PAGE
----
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Ratschiller, an ethnic German, was born in South Tyrol three years after the province had become Italian territory as a result of World War I. His parents were Ludwig-Andreas, an Austrian local-bank manager, jailed in 1944 on political grounds, and Marja Iwanicka, a Polish woman from Austro-Hungarian Galitia. The family spoke Polish at home, but the everyday language in the city of Brixen was dialectal German.
Italian Fascism implemented an aggressive policy of de-nationalization in the former Austro-Hungarian territories that had come under its sway. As a reaction, Ratschiller developed nationalistic German opinions, with a sympathy for Nazi Germany. In 1939, when South Tyroleans were given the opportunity to opt for the German nationality, his father chose to keep the Italian citizenship. Being under-age, Ratschiller was supposed to follow the same destiny, but instead he fled to Berlin. There he got his high-school diploma before he moved to Innsbruck to study geology at the local university. He volunteered for the SS corps but was not accepted. In the spring of 1941 he was in Alsace as a worker-student, then moved to Poland, where he witnessed the treatment of the Poles, visited the Warsaw ghetto and started developing his opposition to Nazism.
In 1942, as soon as he was naturalized as a German, he was drafted into the Luftwaffe and destined to Pruniers, in France, for a training course. From there he moved to Kirkenes, near Petsamo, in Finland, where the Wehrmacht faced the Red Army. By now disgusted with the war, he took advantage of a leave to go back to his family and home city and desert (March 1943). His efforts to hide, however, were unsuccessful, for the Italian Army, unaware of his new citizenship, had issued an arrest warrant for his failure to report for military service.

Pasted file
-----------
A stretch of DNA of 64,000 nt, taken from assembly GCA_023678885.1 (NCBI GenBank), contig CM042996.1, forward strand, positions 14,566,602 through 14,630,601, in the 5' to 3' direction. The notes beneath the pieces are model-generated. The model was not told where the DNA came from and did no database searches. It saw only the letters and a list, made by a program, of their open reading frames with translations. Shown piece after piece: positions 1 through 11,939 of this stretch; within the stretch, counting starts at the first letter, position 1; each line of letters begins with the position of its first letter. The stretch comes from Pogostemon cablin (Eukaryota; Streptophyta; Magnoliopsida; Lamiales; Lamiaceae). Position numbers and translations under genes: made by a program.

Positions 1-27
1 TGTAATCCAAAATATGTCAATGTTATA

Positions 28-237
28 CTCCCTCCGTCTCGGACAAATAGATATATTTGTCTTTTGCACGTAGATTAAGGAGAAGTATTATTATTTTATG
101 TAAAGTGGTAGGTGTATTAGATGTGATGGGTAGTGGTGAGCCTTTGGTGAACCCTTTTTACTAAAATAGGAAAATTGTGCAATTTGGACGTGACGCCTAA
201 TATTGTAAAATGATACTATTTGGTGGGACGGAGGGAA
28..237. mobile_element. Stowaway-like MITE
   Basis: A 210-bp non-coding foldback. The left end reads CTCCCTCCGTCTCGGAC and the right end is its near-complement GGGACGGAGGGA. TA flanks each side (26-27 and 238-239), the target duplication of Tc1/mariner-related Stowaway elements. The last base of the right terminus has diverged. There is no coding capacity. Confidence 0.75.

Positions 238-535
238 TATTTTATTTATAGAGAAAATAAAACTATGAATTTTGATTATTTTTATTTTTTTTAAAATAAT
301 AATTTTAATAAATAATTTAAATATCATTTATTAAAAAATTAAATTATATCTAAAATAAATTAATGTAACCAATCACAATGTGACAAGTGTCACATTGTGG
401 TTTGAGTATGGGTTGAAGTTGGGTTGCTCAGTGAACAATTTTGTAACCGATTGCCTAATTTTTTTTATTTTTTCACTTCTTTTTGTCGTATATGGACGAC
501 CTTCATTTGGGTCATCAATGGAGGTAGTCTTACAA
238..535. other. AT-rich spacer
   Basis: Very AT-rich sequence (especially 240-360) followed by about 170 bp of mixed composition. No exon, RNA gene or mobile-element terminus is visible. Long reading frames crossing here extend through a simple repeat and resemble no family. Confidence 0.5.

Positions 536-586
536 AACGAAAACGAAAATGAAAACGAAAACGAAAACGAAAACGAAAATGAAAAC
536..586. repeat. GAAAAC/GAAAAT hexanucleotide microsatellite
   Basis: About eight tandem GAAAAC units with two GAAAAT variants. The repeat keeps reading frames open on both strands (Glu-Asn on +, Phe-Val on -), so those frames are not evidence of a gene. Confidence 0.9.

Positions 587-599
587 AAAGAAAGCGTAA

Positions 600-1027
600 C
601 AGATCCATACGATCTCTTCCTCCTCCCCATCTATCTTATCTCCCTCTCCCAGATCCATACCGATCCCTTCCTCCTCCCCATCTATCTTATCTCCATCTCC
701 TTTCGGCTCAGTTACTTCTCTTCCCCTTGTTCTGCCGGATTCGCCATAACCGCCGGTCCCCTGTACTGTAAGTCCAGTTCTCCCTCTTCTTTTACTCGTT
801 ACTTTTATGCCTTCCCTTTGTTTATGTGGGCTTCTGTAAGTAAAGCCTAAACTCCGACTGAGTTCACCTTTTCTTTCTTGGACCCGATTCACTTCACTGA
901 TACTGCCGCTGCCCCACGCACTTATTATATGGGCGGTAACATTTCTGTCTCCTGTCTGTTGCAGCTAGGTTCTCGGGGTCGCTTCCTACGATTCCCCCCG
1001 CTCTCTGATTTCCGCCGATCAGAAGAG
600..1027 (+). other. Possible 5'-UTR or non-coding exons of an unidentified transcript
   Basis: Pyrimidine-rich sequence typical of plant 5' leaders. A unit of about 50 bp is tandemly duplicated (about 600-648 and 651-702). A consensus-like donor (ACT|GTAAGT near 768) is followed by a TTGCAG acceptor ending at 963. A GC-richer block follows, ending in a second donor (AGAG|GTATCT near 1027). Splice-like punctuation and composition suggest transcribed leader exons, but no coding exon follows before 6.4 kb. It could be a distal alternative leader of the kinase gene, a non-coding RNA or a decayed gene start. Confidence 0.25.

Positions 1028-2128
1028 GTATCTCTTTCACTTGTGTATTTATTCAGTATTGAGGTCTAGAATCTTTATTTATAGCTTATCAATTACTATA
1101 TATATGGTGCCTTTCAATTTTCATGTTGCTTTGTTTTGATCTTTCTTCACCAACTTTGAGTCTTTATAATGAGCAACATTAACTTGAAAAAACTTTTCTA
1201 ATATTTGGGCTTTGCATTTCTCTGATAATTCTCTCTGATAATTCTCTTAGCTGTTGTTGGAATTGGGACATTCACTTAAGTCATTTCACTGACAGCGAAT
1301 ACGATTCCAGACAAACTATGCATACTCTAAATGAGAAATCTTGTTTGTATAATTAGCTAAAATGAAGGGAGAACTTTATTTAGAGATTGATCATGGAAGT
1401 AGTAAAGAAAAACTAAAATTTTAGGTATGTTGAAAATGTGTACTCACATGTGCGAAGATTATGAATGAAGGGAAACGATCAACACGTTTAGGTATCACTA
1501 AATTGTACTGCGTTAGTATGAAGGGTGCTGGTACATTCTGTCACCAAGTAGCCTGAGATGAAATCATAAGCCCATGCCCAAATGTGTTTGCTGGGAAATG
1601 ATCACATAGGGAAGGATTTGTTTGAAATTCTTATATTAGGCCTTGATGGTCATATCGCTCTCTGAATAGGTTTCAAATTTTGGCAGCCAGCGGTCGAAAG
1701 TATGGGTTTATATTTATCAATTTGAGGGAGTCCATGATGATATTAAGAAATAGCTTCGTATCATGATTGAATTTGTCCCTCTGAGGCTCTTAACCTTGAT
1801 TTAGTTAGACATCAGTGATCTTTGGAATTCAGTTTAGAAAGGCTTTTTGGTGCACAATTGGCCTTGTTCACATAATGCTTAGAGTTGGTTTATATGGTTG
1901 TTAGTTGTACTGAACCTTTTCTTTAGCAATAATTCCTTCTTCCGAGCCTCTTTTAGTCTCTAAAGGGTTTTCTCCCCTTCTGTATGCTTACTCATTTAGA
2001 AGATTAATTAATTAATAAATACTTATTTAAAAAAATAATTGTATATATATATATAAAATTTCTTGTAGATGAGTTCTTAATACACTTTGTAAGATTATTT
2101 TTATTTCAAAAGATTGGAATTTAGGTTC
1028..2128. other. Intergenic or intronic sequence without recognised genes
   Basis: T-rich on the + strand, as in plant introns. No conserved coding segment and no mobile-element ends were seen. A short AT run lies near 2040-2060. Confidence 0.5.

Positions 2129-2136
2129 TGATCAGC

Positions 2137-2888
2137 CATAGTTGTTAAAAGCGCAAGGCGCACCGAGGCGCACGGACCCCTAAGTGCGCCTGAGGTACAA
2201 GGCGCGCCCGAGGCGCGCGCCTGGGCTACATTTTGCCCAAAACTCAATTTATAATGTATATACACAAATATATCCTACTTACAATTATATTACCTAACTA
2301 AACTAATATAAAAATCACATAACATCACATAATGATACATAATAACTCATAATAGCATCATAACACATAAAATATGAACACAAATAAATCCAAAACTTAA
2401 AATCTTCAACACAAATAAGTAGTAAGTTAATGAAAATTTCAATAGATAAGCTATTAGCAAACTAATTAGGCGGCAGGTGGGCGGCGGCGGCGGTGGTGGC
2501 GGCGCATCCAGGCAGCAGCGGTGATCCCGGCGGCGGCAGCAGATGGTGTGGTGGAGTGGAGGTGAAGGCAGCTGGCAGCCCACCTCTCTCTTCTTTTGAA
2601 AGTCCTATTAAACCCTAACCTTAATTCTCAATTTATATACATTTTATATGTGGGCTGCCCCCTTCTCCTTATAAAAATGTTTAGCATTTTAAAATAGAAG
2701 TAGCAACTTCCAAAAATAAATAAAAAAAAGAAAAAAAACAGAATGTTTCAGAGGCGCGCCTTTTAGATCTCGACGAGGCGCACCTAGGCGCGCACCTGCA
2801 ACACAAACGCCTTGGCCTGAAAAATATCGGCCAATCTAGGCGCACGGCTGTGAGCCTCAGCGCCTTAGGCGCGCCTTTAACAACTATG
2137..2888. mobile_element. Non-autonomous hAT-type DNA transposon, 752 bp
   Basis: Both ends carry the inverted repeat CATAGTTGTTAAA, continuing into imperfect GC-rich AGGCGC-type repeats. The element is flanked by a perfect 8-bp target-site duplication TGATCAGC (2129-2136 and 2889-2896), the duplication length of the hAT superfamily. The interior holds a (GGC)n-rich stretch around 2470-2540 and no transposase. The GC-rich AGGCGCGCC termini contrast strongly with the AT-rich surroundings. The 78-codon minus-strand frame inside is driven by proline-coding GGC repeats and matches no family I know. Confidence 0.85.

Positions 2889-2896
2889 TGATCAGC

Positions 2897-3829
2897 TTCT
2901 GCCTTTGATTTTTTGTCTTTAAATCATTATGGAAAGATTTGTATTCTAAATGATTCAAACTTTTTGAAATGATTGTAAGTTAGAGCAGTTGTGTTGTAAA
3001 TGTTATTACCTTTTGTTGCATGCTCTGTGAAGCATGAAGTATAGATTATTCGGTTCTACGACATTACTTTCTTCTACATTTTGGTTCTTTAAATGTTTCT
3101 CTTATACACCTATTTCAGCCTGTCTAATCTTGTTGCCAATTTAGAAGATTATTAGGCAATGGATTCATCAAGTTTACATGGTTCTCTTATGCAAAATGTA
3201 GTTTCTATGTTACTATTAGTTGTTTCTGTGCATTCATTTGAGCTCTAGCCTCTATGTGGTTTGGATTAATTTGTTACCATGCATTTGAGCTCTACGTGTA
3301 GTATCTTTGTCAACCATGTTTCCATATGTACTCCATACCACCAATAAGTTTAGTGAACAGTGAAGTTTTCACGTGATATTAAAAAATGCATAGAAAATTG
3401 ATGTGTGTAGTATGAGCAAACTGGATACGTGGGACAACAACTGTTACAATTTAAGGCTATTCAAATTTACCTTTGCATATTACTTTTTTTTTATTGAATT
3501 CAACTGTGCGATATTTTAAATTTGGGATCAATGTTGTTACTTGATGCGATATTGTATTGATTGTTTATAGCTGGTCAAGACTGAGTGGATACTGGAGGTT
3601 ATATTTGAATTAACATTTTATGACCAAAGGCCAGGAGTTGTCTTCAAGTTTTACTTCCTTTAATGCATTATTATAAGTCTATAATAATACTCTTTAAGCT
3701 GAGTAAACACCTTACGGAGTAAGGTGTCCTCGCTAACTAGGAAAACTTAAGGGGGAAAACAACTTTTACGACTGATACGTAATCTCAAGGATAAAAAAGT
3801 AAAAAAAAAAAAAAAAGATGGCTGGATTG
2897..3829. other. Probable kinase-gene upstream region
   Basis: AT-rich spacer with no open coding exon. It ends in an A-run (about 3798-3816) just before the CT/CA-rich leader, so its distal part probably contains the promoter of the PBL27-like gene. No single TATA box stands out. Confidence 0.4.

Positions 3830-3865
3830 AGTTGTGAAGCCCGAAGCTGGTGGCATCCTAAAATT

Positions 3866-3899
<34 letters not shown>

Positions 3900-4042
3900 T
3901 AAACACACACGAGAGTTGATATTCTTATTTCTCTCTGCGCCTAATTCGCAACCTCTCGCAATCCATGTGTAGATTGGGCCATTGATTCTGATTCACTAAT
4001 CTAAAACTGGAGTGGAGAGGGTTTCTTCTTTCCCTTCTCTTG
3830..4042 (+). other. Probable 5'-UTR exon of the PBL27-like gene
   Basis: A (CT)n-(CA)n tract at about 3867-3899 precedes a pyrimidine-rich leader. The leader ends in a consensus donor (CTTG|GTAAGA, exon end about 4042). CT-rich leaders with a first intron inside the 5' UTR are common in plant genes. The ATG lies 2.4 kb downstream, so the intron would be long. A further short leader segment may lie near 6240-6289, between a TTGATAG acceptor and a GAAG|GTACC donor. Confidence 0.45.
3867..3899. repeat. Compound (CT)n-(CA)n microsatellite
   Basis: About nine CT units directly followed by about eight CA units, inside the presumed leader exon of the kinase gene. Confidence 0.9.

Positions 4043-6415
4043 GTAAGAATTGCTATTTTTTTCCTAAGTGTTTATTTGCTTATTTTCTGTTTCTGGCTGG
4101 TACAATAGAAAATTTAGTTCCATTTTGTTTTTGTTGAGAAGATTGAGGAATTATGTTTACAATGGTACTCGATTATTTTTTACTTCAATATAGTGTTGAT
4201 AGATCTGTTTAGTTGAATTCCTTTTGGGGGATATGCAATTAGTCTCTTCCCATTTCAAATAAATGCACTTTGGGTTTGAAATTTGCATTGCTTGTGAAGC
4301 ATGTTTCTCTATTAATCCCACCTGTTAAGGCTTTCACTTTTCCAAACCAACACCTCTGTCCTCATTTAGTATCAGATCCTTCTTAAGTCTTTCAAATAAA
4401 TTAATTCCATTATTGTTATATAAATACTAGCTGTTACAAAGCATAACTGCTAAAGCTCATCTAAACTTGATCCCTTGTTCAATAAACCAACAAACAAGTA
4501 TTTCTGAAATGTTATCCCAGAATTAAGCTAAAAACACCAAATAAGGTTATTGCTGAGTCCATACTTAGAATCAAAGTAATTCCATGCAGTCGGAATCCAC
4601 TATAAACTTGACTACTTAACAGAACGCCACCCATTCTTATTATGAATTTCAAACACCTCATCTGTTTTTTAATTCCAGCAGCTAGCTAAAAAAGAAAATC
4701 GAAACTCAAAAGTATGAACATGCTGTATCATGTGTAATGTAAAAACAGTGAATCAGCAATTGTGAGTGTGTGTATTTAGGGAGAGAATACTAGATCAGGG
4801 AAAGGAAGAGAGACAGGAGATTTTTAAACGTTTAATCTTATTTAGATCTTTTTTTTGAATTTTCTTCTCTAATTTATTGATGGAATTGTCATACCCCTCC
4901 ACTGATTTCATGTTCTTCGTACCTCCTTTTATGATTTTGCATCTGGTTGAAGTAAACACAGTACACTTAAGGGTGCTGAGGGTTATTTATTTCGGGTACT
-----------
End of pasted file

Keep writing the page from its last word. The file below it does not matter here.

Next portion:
Ratschiller was sent to Fiume as a Black Shirt, i.e. a member of the Italian National Fascist Party's Militia. The Black Shirts in Fiume carried out tasks of border patrolling. In view of his Slavic background, Ratschiller understood some Croatian, so he soon had some contacts with the Yugoslav Resistance movement.
When Fascism fell on 24 July 1943, Ratschiller went AWOL and fled to Florence, where he had some family and could conceivably get their help. Realizing that the political situation had changed irreversibly, however, he decided to turn himself in to the military authorities. He was not indicted but had to enroll in the Military Corps of Engineers. After a few days, the armistice brought about the virtual dissolution of the Italian Army and Ratschiller went underground, getting himself a false identity. He could not go back to Brixen, because South Tyrol had been annexed by the Third Reich. Instead, he took refuge in nearby Cadore. On 1 May 1944, he joined the Italian Resistance and enrolled in the Brigata d'Assalto Garibaldi «Calvi», where he was put in charge of a camp for German POWs.
On 22 November he was taken prisoner by the Germans and tortured, but he escaped further consequences because the appointed new commander was a German officer that had been in his power as a POW before being released in a barter for a partisan. That officer had been treated fairly, so he released Ratschiller on condition that he enrolled in the Organisation Todt, the German entity that provided slave labor to the war effort. It was as a Todt slave laborer that the end of the war found him in South Tyrol, very close to his home in Brixen.
In the post-war period Ratschiller was a well-respected geologist.
Books about Ratschiller
- Ludwig Ratschiller, Il compagno "Ludi" - Autobiografia di un partigiano, Bolzano, Circolo ANPI di Bolzano, 2005 (in Italian).
- Gerald Steinacher, Zwischen allen Fronten. Ludwig K. Ratschiller, Autobiografie eines Suedtiroler Partisanen, Bozen 2003, ISBN 978-88-7283-192-2 (in German).